Rep Points: 28641
Joined: 4 years ago
Posts: 2466
 

Thanks very much @SomethingNicer. Great information to have. I'll check out the YouTube link. You've inspired me to finally get on to trying it. Cheers

🙂🎶🎸🙏

🗝️ "Life's what you make it"🗝️


   
Robin reacted
ReplyQuote
SomethingNicer
(@somethingnicer)
Trusted Member
Hobbyist
Rep Points: 82
Joined: 4 months ago
Posts: 25
Topic starter  

@mario heeeey Mario. I hadn’t thought about making a tutorial, but maybe it would be helpful… in the meantime, this is chases video on it:

There are tons of information out there about tonal quality of different copper and magnets and such. It’s kind of a rabbit hole to be honest 

basically there are 3 main types of wires to use, poly, heavy formvar, and enameled. Now at the core these are all the same copper wire. What’s different is the insulator and that makes a difference, I believe.

the vintage stuff from way back was all enameled wire. You have to actually sand the coating off to solder that

next is the heavy formvar wire which is used in some vintage stuff (and is probably my favorite)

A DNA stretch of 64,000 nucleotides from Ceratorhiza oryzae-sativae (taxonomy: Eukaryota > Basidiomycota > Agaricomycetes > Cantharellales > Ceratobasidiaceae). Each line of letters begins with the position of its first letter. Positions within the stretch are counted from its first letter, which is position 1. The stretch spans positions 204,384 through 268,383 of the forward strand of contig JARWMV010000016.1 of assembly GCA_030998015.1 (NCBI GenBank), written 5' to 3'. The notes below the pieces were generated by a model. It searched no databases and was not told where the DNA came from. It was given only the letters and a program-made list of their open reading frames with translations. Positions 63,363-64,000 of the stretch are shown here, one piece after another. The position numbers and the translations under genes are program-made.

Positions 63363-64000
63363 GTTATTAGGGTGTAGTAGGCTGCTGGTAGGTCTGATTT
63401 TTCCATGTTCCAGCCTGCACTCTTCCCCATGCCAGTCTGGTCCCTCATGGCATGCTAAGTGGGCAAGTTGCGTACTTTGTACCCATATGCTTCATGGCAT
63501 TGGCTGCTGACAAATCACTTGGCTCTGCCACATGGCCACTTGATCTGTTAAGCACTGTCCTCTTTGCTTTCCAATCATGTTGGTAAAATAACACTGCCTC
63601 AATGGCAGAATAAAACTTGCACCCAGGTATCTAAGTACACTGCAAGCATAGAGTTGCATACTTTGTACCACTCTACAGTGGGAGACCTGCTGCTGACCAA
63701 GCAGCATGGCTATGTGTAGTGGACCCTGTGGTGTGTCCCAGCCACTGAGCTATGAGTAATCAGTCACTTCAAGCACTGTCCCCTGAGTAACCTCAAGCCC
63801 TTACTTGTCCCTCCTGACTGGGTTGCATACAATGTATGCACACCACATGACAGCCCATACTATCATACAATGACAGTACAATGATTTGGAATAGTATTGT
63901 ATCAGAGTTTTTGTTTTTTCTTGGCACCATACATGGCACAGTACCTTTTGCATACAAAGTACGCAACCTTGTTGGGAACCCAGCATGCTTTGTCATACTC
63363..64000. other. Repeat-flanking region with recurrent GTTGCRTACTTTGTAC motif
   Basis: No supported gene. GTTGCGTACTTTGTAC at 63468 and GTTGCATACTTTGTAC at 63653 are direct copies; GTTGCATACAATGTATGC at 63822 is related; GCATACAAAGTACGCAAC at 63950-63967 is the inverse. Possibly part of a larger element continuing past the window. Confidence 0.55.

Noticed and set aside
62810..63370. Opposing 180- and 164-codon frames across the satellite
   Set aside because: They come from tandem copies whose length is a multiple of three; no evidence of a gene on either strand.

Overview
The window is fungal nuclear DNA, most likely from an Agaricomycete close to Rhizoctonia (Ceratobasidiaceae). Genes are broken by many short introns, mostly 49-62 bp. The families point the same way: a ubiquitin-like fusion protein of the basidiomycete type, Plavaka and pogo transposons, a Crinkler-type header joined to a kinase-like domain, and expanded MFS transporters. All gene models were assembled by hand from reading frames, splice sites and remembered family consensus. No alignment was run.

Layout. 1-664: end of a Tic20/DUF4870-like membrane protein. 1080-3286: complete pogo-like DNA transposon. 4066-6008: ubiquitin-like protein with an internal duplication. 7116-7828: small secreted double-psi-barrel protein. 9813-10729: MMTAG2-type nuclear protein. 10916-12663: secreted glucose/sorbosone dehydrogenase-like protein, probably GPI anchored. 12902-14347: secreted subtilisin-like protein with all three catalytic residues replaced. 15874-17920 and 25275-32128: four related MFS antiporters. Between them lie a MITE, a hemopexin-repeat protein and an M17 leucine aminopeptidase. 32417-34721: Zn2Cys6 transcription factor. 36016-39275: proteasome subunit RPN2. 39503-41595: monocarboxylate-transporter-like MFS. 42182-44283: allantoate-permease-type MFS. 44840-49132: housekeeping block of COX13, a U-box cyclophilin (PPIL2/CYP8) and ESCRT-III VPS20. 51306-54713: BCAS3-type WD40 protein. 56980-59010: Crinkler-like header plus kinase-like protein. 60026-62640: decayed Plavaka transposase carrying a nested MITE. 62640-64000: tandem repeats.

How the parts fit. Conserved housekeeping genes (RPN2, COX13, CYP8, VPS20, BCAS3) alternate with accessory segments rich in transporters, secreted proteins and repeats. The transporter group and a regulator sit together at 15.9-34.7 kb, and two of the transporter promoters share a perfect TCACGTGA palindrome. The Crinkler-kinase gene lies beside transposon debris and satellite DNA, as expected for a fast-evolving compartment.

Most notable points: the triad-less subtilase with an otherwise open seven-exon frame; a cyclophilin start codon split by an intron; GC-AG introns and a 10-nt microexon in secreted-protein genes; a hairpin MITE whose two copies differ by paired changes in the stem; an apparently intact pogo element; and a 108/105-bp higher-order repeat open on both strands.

then the poly, it’s cheaper and more modern but winds really well

these all have their own tonal qualities , but here’s a secret: I’m not sure I can actually tell a difference

honestly to really tell a difference you’d have to make identical pickups minus the wire change on identical guitars with identical strings and gauges (and the truth is there’s no such thing as two identical pickups)

now I can tell you they “feel” different, but who knows…

I will say that the different thicknesses of coatings do affect how tightly the copper is wound and how many winds can go on (formvar is thicker so you’d get fewer winds on a bobbin)

honestly, for me, I just started winding pickups. The key is keep a very detailed journal. Every detail you can think of down to the guitar it goes in. After awhile I think you can see some patterns.

one pickup I can make consistently is a neck strat pickup. It’s 8500 winds of poly with alnico2 magnets…. In a neck position it’s buttery smooth and I love it for blues..